In BP’s preview of the US team in the Futures Game, Collin Young had the following to say about Hunter Dozier:
Coming off a 2015 Double-A season for Northwest Arkansas where many questioned his prospect status, Hunter Dozier is putting together a 2016 season that proves the naysayers wrong. The former 2013 first-round pick by the Royals is doing what most thought he’d do: hit for power and average. With a couple of swing and approach adjustments in the offseason, Dozier has put to bed the sub-standard results of last year, thereby restoring his major-league projection. The 6-foot-4, 220-pound third baseman out of Stephen F. Austin is undoubtedly creating a quick path to the big leagues after last season’s disappointments.
In their preview of the World Team, Grant Jones wrote this about Jorge Bonifacio:
The brother of Emilio Bonifacio has sported an almost 60-point increase from the Texas League to the PCL, while keeping his on-base skill in tact. He won’t offer much with his glove as a right fielder, but has started to grow into his power since the start of 2015, swatting 29 home runs since the start of 2015. Bonifacio has been an all-star at almost every level and even though he has taken more time to develop than some had initially anticipated, he has grown into what will be a solid player at the MLB level, especially if he can show the ability to hit for power and average at the same time.
Hunter Samuels takes a look at how Danny Duffy has shut down the running game:
Having such quick feet and a strong arm allows Duffy to rack up pickoffs, but that’s not the only statistic that shows how he controls the running game. According to Baseball Reference, only two runners have attempted to steal a base against Duffy this season, and both have been caught, both with pickoff moves. If Duffy had enough innings to qualify, he’d be just one of 11 pitchers in the American League to allow two or fewer stolen base attempts. Only four qualified pitchers in the league have yet to allow a stolen base: David Price, R.A. Dickey, Chris Tillman, and Wade Miley. Granted, having Salvador Perez and his rocket arm behind the plate helps some, but Duffy’s presence definitely deters aggressive baserunning.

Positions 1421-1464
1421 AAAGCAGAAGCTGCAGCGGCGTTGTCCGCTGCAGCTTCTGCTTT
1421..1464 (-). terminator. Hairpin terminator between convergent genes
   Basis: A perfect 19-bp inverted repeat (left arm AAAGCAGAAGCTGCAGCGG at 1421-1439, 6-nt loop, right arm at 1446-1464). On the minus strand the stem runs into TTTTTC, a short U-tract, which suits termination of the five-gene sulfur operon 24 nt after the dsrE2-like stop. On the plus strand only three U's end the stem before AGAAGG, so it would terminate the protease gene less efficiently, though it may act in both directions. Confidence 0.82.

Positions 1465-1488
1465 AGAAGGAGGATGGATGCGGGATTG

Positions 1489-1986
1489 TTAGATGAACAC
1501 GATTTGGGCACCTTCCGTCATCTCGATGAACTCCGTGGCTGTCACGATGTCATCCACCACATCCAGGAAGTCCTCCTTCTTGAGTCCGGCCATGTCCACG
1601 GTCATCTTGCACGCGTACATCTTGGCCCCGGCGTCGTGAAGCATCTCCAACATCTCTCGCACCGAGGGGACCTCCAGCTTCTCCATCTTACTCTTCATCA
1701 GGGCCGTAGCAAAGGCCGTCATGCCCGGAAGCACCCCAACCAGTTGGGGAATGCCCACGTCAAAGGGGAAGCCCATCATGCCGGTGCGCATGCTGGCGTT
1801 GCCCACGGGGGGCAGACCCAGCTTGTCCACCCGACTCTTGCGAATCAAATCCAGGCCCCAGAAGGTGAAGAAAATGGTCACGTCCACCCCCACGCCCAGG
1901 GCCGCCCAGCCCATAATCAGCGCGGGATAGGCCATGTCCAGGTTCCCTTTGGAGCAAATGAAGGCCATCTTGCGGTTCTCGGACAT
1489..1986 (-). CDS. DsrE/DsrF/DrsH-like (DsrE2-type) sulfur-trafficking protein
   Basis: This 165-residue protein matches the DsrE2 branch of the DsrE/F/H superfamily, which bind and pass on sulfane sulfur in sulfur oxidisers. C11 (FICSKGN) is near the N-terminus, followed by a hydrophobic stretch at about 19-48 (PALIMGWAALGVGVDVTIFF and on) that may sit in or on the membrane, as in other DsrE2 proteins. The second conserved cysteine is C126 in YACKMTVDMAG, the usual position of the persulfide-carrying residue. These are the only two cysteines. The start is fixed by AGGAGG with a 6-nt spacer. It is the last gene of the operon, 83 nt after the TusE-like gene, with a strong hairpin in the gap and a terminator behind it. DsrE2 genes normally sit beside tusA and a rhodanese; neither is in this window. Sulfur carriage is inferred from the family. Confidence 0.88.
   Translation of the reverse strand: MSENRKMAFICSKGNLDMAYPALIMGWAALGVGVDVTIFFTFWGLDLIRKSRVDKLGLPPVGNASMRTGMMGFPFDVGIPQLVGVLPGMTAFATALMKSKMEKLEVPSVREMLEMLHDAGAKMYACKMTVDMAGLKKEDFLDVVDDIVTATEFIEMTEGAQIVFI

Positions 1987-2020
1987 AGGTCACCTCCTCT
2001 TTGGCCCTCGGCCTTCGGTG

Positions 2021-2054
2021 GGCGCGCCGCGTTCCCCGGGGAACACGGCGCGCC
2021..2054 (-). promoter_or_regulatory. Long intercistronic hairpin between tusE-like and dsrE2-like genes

Since the start of 2014, Duffy has allowed 10 stolen bases in 17 attempts, which is a success rate of roughly 59 percent. The league tends to steal bases at a 72-percent clip. Among the 109 major-league pitchers with at least 300 innings thrown in that time frame, Duffy ranks 17th in fewest steals allowed.
The 17 attempts against him is also quite low. Santiago allowed 17 attempts in 2014 alone, to offer some perspective. Duffy is closer to Price, who’s allowed 18 attempts in the last three years, albeit in far more opportunities. He may not be the best in baseball, but clearly runners have hesitated to take off when Duffy is on the mound.
Omar says, “Thanks, Kansas City.”
At The Hardball Times, familiar name Jeff Zimmerman delves into new ways to look at college stats.
Also at The Hardball Times, Jack Moore looks at MLB’s contentious relationship with the superstations.
MiLB is getting sued by a former minor-leaguer, so two U.S. Representatives have introduced a bill to “Save America’s Pastime” while sticking it to the woefully underpaid masses of minor leaguers.
Crystal Pepsi is returning to the shelves of your local supermarket.
The song for today is “Augustine” by Blood Orange.